November 2022 personal health update
Ken's Caucus
by Ken Menkhaus
2M ago
It’s been six months since I provided an update on my health, and I am pleased to report that my condition continues to be stable – and continues to show incremental improvement in several metrics. In August, I started swimming as a new form of exercise. Initially I could only swim one lap at a time, needed to catch my breath, and could only complete 4-5 laps total before I felt exhausted. But within a month I could swim 4 laps at a time without stopping, and 20 laps total. Now I’m able to swim 10 laps at a time, and can swim a mile (34 laps). Plus I’m getting out of the pool feeling good, not ..read more
Visit website
Back on the tennis court
Ken's Caucus
by Ken Menkhaus
1y ago
trying my hand at wheel chair tennis Last month, I finally did something my sister Susan had suggested over a year ago — I looked up the local wheel chair tennis group and ask if I could join them. The group, Wheel Serve NC, was very welcoming, and borrowed a large sport wheelchair for me to try. I’ve joined them three times now, and though learning to move around quickly in the chair is really hard — and hard work — the feel of hitting a tennis ball again has been awesome. The group of wheel chair players and volunteers have been great. A few of the players are exceptionally good, tournament ..read more
Visit website
Health update August 2021
Ken's Caucus
by Ken Menkhaus
1y ago
News on my health continues to be surprisingly good. My leg strength continues to show mild but consistent improvements across multiple metrics, for reasons we cannot explain. The physical therapist confirmed this at my most recent ALS clinic visit in July, noticing stronger muscles in parts of my legs from just three months prior.  I’ve been able to stay active – in June I played golf for 4 straight days without much tiredness, and now that the college fitness center has reopened I’m lifting weights and using the bike machine and treadmill. I’m comfortably lifting/cycling/walking at the ..read more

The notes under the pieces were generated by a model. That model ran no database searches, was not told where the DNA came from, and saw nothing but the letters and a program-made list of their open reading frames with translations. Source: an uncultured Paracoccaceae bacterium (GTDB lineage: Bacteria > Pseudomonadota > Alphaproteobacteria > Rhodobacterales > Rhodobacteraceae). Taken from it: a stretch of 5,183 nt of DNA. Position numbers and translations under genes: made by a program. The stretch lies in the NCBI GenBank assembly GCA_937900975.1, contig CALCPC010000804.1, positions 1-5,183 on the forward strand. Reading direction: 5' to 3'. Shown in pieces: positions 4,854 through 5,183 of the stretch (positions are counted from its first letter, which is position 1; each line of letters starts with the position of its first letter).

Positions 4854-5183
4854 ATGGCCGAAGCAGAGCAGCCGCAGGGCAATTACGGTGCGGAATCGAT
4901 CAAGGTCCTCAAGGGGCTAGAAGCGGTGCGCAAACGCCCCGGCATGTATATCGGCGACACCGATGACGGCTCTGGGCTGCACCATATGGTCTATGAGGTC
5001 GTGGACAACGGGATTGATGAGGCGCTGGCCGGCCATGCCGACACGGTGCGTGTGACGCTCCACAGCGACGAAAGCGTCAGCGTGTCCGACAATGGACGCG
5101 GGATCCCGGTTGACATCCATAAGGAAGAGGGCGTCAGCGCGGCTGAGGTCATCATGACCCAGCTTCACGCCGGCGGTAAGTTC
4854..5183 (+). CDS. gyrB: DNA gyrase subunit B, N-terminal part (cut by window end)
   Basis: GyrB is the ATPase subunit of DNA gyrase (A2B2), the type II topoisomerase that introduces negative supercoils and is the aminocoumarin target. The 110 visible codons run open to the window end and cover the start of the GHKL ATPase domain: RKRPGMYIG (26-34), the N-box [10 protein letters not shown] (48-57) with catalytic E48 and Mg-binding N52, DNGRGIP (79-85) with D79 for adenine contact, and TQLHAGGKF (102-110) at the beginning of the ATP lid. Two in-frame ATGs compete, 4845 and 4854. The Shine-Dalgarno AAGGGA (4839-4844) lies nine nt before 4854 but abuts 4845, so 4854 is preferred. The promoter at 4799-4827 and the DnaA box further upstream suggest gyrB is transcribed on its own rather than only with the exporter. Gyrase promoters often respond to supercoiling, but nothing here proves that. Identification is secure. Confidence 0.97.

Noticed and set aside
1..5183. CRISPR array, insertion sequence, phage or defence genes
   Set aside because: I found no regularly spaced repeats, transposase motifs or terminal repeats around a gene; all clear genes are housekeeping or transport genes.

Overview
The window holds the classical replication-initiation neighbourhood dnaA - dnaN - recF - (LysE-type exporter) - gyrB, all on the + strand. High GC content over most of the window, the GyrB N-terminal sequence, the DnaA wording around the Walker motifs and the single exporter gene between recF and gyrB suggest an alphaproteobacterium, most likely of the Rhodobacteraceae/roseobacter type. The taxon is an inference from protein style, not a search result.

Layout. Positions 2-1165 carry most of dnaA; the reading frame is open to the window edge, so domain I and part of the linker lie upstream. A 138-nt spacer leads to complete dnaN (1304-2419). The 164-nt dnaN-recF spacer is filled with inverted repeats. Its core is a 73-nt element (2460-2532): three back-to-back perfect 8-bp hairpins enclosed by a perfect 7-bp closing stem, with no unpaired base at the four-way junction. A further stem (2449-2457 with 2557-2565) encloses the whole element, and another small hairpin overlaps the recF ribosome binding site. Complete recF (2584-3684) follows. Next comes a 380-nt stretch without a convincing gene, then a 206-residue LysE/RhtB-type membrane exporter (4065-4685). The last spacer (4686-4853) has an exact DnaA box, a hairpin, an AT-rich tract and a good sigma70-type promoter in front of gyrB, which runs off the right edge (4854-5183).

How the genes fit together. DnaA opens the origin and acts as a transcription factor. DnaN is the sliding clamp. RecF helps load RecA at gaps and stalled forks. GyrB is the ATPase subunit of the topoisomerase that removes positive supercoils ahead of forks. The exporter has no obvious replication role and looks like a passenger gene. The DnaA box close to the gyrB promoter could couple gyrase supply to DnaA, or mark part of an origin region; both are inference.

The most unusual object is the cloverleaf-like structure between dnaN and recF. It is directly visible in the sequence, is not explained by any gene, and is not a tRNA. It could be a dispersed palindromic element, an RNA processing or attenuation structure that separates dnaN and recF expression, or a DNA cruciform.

Visit website
Health update April 2021
Ken's Caucus
by Ken Menkhaus
1y ago
For friends and family curious about how I’m doing health-wise, I have some good news to report. I just went to the Wake Forest ALS clinic last week for my quarterly consultation. I’m checking out fine, no slippage in my overall condition. In fact, I’ve actually seen some improvements since December 2020. Back in February I got a new custom-fitted AFO for my left leg, which has been awesome. It gives me a lot more support and is comfortable to wear.  I feel much more stable walking on uneven surfaces with it. It’s made golf a lot easier. I can walk without the cane or rollator with confid ..read more
Visit website
Charlotte Observer story on COVID vaccine access and ALS
Ken's Caucus
by Ken Menkhaus
1y ago
Note: this article quotes three of us from the ALS community — Andrea Lytle Peet, Larry Falivena, and me. NC residents with severe health problems worry about COVID vaccine delays BY HANNAH SMOOT FEBRUARY 22, 2021 12:15 PM,  Charlotte Observer https://www.charlotteobserver.com/news/coronavirus/article249317405.html?fbclid=IwAR25TUIuqccm7JzGdzYV7kcLnkIL2iQSkB4hIjIZFMNqbkSUDmMErqTcuT8 For Maura Wozniak’s family, wearing masks and social distancing is nothing new. The Huntersville woman has cystic fibrosis, and has undergone two double lung transplants. She wears a mask every time she g ..read more